PCI-DSS Core Requirements

1. Install and maintain a firewall configuration to protect cardholder data

Out of scope

This is the responsibility of how you are hosting your data. Having a reliable and PCI compliant web host who can provide or support a dedicated firewall is what will help you most here.

2. Do not use vendor-supplied defaults for system passwords and other security parameters

Out of scope

This is your responsibility when configuring your web-hosting environment.

3. Protect stored cardholder data

Part of scope

Give helps with this by ensuring this data is never stored on your server, it is transmitted encrypted (with your SSL certificate) over the payment gateway’s API.

4. Encrypt transmission of cardholder data across open, public networks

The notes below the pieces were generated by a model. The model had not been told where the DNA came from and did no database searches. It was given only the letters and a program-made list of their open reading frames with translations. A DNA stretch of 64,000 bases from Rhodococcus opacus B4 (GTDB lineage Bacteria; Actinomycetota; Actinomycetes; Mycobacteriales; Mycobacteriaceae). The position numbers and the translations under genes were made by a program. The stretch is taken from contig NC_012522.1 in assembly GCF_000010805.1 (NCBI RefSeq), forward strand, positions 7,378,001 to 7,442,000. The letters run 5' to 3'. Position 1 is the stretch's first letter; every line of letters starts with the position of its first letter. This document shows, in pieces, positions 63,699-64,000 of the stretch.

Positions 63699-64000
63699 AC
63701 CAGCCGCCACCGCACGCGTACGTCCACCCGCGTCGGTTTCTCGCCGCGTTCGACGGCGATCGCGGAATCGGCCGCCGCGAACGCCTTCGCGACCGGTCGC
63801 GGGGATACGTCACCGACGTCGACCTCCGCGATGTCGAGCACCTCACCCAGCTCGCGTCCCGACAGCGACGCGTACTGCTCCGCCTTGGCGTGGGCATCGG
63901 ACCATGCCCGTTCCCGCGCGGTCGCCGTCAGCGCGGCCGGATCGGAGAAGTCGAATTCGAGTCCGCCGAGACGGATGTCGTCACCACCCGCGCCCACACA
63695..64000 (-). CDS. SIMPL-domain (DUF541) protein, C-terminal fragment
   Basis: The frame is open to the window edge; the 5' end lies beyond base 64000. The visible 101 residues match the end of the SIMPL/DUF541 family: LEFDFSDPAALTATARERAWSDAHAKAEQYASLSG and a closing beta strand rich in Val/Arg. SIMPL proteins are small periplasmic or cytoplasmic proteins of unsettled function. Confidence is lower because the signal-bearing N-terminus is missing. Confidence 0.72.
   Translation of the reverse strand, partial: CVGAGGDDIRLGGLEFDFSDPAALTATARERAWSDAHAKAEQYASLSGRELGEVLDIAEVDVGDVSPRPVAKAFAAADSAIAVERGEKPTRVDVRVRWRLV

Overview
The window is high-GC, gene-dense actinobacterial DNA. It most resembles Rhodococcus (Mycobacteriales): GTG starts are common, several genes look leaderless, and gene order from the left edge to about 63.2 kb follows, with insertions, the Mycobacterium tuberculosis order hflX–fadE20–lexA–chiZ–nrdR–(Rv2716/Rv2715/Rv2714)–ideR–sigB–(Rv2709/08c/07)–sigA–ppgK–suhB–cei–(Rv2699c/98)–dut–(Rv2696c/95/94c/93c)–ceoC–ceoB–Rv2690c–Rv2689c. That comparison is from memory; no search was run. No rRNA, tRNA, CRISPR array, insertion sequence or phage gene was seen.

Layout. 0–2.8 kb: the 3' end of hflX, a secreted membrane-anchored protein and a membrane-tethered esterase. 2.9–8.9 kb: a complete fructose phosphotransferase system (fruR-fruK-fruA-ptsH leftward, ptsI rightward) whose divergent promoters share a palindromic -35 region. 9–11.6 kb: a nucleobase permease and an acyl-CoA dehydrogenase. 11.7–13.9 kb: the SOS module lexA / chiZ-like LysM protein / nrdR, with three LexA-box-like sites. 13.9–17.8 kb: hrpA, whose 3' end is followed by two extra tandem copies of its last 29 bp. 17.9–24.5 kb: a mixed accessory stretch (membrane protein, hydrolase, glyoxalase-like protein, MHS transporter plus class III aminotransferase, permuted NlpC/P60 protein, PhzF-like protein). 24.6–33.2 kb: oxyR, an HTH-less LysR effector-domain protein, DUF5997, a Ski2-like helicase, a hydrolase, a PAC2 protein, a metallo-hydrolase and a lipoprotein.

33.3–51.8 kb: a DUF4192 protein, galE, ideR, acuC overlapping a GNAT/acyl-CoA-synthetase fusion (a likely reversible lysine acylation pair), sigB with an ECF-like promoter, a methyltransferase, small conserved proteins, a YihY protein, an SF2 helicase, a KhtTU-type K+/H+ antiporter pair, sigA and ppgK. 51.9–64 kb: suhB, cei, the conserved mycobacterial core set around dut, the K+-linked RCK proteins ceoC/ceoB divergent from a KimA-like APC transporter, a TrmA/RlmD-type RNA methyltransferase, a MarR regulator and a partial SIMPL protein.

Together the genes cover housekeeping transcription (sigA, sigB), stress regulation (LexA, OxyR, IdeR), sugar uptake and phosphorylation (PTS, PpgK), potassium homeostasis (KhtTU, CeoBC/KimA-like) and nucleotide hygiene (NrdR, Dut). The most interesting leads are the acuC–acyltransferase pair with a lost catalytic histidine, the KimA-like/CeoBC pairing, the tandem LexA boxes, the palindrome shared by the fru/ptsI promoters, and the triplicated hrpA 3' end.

Out of scope

It is your responsibility to work with your hosting provider to have an SSL certificate for your website and ensure all traffic is routed over HTTPS only. We have a guide on all things SSL which should help with the transition. Our Priority Support also assists with insight and resources to help you make sure your connection with the payment gateway is encrypted properly.

5. Use and regularly update anti-virus software

Out of scope

It is your responsibility to ensure all your organization’s local computers have anti-virus software.

6. Develop and maintain secure systems and applications

Out of scope

It is your responsibility to work with your hosting provider to ensure you have strong and effective security measures.

7. Restrict access to cardholder data by business need-to-know

Part of scope

Give provides a WordPress login function and leverages WordPress’ user roles and capabilities so you can properly manage all user accounts on your site to effectively restrict access to donor information.